If you come to the UDP-LX500 expecting jaw-dropping video quality you’ll not be disappointed. Its images exhibit superb detail, with bit-smooth colour rendering that 
gives an almost intangible sense of depth to visuals. The scene-setting space battle in Star Wars: The Last Jedi (Ultra HD Blu-ray) is a thing of beauty, while A Quiet Place (Ultra HD Blu-ray) hints at horror in low-level shadow detail.

The player dispenses wide colour and HDR impacts with delicious generosity. Helpfully, the video output can also be matched to different display technologies: LCD and OLED TVs, and projectors.

Indeed, its video performance is subjectively no different to that of its UDP-LX800 stablemate, which sells for twice as much.

In a forensic shootout with its slightly cheaper rival, 
the Panasonic DP-UB9000, it comes a very close second. After comparing both players with a variety of test 
images, I came to the conclusion that the Panasonic 
has the edge when it comes to interpolation techniques. Both decks upsample HD and UHD discs to 4:4:4 colour, but Panasonic’s approach offers smoother colour 
detailing. But with real world content any differences 
are largely inconsequential.

Where the UDP-LX500 clearly trumps the Panasonic 
is audio; it's a considerably better music player, and while that broad compatibility with SACD and DVD-A will appeal to those with investment in those disc formats, it's also more accomplished with regular CDs. The player has an engaging organic audio quality, which really seems to help 16-bit discs. Pioneer's UDP-LX800 is even better, but the higher up the performance chain you go, the benefits become disproportionately smaller.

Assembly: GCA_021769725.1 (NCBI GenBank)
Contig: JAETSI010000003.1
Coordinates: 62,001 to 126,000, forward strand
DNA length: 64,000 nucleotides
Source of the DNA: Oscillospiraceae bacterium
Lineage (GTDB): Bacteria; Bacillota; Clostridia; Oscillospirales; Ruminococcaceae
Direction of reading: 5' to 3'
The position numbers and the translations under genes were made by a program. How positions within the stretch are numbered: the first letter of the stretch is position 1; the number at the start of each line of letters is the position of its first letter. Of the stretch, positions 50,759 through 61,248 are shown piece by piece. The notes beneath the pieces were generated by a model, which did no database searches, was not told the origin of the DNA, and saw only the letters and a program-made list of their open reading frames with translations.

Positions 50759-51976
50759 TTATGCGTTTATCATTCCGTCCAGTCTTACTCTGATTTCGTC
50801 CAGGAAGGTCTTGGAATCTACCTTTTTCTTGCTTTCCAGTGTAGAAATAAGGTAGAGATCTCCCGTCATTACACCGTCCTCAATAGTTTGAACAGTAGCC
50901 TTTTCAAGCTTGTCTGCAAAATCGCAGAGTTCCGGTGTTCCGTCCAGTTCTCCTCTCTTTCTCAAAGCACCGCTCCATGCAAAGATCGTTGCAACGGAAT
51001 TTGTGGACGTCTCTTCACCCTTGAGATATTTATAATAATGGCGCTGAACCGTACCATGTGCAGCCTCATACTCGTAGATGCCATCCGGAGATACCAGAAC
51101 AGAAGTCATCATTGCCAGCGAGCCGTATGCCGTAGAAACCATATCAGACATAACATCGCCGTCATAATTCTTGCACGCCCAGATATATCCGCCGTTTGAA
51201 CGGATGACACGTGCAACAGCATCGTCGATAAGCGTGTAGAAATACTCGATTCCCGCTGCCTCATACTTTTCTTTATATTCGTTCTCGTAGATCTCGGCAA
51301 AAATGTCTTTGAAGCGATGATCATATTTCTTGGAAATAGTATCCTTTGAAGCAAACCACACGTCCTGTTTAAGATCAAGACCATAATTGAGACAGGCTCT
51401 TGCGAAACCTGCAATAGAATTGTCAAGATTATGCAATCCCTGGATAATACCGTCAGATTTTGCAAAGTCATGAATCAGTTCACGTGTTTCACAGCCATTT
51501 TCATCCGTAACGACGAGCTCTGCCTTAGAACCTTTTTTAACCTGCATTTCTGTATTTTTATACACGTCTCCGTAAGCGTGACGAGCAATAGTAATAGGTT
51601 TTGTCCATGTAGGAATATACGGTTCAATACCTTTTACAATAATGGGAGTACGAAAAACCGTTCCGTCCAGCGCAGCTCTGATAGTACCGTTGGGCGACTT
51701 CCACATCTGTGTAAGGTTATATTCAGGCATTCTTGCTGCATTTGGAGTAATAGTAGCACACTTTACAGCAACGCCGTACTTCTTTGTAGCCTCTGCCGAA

User tweaks include a trio of digital filtering modes named Sharp Roll-Off, Short Delay and Slow Roll-Off – I never really arrived at any preference, but I amused myself trying – and Pioneer's PQLS (Precision Quartz Lock System), which combats timing errors over HDMI, but only when the player is used with a compatible Pioneer AVR.

Pioneer UDP-LX500 verdict
If you feared that the era of high-end universal UHD disc players was all but over, following the exit of fan-boy favourite Oppo, then breathe easy. This Pioneer is every bit a comparable performer. Image quality is excellent and 
its music playback outstanding. Compatibility with SACD and DVD-A, alongside hi-res audio, make this a fine choice for a top-flight sound and vision system. Those after an upgrade from a premium Blu-ray player to 4K (with wide HDR support) should consider it a leading contender.


Pioneer UDP-LX500

We say: Offering universal audio compatibility, superior build quality and excellent video, this is a premium player to lust after – even without any integrated apps.

Performance: 5/5
Design: 5/5
Features: 4.5/5
Overall: 5/5


3D: Yes
Ultra HD: Yes. HDR10; Dolby Vision (and HDR10+ via future firmware
Upscaling: Yes. 2160p
Multiregion: No. Region B BD/R2 DVD
HDMI: 2 x outputs (one audio only)
Mutichannel analogue: No. Stereo phono
Digital audio: Yes. 1 x optical digital audio; 1 x coaxial digital audio
Ethernet: Yes
Built in Wi-Fi: No
Dimensions: 435(w) x 118(h) x 337(d)mm
Weight: 10.3kg
Features: 2 x USBs; RS-232C control; media playback supports MP3, WMA, ALAC, AIFF, WAV, FLAC, DSD (2.8MHz and 5.6MHz); media display screen including MaxFALL and MaxCLL; PQLS (Precision Quartz Lock System) jitter reduction